Eventually, diplomats got their wish. The United States joined the international chorus calling on Israel to stand down, no matter that Hezbollah still posed a potent threat. On August 11, 2006, the U.N. Security Council unanimously adopted Resolution 1701, which called for a cease-fire and demanded that "there will be no weapons or authority in Lebanon other than the Lebanese state."

It was rhetoric that diplomats could celebrate, but the reality was far different. "No army in the world will force us to drop our weapons, force us to surrender our arms, as long as people believe in this resistance," Hezbollah Secretary-General Hassan Nasrallah said.

Just a month after the cease-fire, he claimed to have restocked his arsenal in full and also claimed to possess 25,000 rockets. In the ultimate irony, the Lebanese defense minister blamed Israel for failing to finish off Hezbollah. "The army is not going to the south to strip Hezbollah of its weapons and do the work that Israel did not," he said.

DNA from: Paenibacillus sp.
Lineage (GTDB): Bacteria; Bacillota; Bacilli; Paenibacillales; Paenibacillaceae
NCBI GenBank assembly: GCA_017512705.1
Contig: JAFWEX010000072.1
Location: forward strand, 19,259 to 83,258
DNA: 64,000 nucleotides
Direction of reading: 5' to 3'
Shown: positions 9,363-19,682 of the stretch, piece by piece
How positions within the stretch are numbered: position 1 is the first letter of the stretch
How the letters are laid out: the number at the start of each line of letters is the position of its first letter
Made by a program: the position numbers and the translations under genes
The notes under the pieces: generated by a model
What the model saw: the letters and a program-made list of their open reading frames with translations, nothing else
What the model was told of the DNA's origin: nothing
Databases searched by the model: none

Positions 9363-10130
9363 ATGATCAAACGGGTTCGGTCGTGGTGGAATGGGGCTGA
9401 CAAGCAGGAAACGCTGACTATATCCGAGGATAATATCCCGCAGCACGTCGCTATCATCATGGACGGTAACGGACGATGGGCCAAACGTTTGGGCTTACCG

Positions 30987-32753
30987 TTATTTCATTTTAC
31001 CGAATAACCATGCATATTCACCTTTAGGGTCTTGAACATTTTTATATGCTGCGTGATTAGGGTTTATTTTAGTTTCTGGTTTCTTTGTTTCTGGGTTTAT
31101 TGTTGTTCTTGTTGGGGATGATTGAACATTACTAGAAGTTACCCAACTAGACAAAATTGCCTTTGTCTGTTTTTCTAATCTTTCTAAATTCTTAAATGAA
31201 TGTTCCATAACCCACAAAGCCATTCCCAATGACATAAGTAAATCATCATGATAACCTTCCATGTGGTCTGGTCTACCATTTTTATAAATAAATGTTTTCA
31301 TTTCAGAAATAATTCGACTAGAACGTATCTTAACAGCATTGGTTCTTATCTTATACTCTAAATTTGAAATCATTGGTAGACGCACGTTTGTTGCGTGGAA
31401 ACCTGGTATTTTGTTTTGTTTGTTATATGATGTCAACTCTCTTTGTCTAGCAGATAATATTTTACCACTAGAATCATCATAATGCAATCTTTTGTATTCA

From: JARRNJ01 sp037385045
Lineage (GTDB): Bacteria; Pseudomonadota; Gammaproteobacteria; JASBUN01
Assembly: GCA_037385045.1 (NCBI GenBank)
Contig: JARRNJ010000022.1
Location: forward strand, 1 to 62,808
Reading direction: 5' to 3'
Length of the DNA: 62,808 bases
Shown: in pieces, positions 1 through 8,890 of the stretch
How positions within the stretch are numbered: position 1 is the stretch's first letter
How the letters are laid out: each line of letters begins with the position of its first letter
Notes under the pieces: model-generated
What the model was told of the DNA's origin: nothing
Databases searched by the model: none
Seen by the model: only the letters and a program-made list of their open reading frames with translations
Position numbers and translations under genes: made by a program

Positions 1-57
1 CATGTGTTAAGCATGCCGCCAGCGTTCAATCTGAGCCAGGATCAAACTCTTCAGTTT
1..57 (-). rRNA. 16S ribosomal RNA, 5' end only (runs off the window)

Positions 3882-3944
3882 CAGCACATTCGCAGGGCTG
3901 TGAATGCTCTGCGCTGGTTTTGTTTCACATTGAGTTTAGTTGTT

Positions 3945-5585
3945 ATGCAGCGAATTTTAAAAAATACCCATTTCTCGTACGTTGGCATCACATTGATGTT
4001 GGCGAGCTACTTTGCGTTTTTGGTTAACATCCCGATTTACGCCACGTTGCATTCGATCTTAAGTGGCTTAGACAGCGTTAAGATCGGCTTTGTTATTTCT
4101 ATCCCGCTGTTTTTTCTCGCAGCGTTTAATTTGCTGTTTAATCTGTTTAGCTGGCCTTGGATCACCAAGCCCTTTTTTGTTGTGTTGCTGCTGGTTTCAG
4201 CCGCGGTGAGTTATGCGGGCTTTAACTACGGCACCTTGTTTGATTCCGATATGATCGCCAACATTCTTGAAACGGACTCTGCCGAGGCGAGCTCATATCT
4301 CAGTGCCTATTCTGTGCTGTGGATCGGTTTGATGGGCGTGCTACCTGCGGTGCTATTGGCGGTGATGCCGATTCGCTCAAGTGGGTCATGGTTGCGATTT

Ten years on, it's perhaps wise to sit back and consider the price of a premature cease-fire. Forget, for a moment, that Hezbollah has shed any pretense of being a Lebanese nationalist organization and instead fights in Syria on behalf of the Syrian government and the Islamic Republic of Iran.

Today, analysts and experts place Hezbollah's arsenal at between 120,000 and 130,000 rockets and missiles. Whereas in 2006 Hezbollah could strike only northern Israel, today its rockets and missiles can imperil every inch of the Jewish state.